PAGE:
Functional outcome of bilateral limb threatening: Lower extremity injuries at two years postinjury

Joel J. Smith, Julie Agel, Mark F. Swiontkowski, Renan Castillo, Ellen MacKenzie, James F. Kellam, Michael J. Bosse, Andrew R. Burgess, Lawrence X. Webb, Roy W. Sanders, Alan L. Jones, Mark P. McAndrew, Brendan M. Patterson, Melissa L. McCarthy, Jennifer Avery, Denise Bailey, Wendall Bryan, Debbie Bullard, Carla Carpenter, Elizabeth ChaparroKate Corbin, Denise Darnell, Stephanie Dickason, Thomas DiPasquale, Betty Harkin, Michael Harrington, Dolfi Herscovici, Amy Holdren, Linda Howard, Sarah Hutchings, Marie Johnson, Melissa Jurewicz, Donna Lampke, Karen Lee, Marianne Mars, Maxine MendozaWelch, J. Wayne Meredith, Nan Morris, Karen Murdock, Andrew Pollak, Par Radey, Sandy Shelton, Sherry Simpson, Steven Sims, Douglas Smith, Adam Star, Celia Wiegman, John Wilber, Stephanie Williams, Philip Wolinsky, Mary Woodman, Michele Zimmerman

Research output: Contribution to journalArticlepeer-review

24 Scopus citations


Objectives: To describe the functional outcome of bilateral limb-threatening injuries at 2 years postinjury and to evaluate whether a different decision-making process should be used for these patients as opposed to patients with unilateral limb-threatening injury. Design/Setting/Patients: This study population of 32 patients is a subset of 601 patients from a study of 8 level I trauma centers. The patients were prospectively followed through 24 months. Main Outcome Measurements: The principle outcome measure at 2 years was the Sickness Impact Profile, designed to measure physical and psychosocial dimensions. Results: The overall Sickness Impact Profile scores at 2 years demonstrate that all 3 bilateral injury groups (bilateral salvage [n = 14], unilateral salvage/amputation [n = 8], and bilateral amputation [n = 10]) were severely disabled (Sickness Impact Profile > 10). The bilateral salvage group had the most dramatic improvement over the 24 months. The 2-year physical subscale Sickness Impact Profile data showed a similar trend. At the 2-year assessment, the bilateral amputation group was recording greater disability (Sickness Impact Profile = 16.3) compared to the bilateral salvage and unilateral amputation/salvage groups (Sickness Impact Profile = 8.5 and 12.6, respectively). The overall Psychosocial Dimension, which started off worst in the bilateral salvage group, ended up similar in all 3 groups (8 to 9). The percent of patients who returned to work was 66.7% in the unilateral salvage /amputation group versus 21.4 and 16% in the bilateral salvage and amputation groups, respectively. Conclusions: The results indicate that treatment judgments should be based upon the results derived from the analysis of the larger unilateral limb cohort data. Patients with severe, bilateral lower extremity injuries should be counseled that regardless of treatment combinations, the function of each limb is similar at 24 months. The unilateral amputation/salvage group had a greater probability of going back to work. This is the major identifiable benefit to under-going salvage versus amputation.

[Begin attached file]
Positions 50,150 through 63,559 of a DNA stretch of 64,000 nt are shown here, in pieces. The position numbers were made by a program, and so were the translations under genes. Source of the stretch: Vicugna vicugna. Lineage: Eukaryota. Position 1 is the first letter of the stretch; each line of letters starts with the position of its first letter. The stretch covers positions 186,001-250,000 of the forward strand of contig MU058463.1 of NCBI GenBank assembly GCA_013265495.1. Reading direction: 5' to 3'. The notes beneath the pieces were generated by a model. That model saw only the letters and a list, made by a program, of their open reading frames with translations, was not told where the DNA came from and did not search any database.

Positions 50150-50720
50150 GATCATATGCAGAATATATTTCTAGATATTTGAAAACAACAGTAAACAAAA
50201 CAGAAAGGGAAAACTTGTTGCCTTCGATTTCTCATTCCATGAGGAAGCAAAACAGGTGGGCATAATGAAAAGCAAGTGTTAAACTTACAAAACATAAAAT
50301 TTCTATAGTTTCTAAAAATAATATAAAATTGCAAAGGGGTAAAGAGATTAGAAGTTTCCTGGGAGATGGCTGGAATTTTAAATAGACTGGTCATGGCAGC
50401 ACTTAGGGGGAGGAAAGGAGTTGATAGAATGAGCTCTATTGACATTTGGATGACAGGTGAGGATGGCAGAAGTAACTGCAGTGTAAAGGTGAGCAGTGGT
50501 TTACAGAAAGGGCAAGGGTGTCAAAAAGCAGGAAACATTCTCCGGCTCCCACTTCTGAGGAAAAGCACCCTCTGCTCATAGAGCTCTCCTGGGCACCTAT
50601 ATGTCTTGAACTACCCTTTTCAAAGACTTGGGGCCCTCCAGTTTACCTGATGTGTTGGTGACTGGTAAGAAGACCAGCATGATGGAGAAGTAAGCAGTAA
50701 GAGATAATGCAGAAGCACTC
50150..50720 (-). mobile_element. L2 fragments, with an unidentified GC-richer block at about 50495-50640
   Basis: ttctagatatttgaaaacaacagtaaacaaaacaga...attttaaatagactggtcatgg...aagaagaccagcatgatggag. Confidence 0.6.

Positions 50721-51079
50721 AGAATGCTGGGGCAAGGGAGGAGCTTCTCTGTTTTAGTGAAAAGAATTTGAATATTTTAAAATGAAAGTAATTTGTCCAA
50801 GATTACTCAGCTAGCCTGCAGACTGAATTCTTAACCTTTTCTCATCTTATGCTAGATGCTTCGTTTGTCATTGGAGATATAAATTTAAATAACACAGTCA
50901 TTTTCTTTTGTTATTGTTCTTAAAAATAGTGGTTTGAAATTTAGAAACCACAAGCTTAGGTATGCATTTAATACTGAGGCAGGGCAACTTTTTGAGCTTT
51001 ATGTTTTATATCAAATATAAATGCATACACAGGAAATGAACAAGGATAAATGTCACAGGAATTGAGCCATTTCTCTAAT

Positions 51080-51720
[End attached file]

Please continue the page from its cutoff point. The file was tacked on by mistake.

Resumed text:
Original languageEnglish (US)
Pages (from-to)249-253
Number of pages5
JournalJournal of orthopaedic trauma
Issue number4
StatePublished - Apr 2005


  • Bilateral injury
  • Lower extremity trauma
  • Sickness impact profile

ASJC Scopus subject areas

  • Surgery
  • Orthopedics and Sports Medicine


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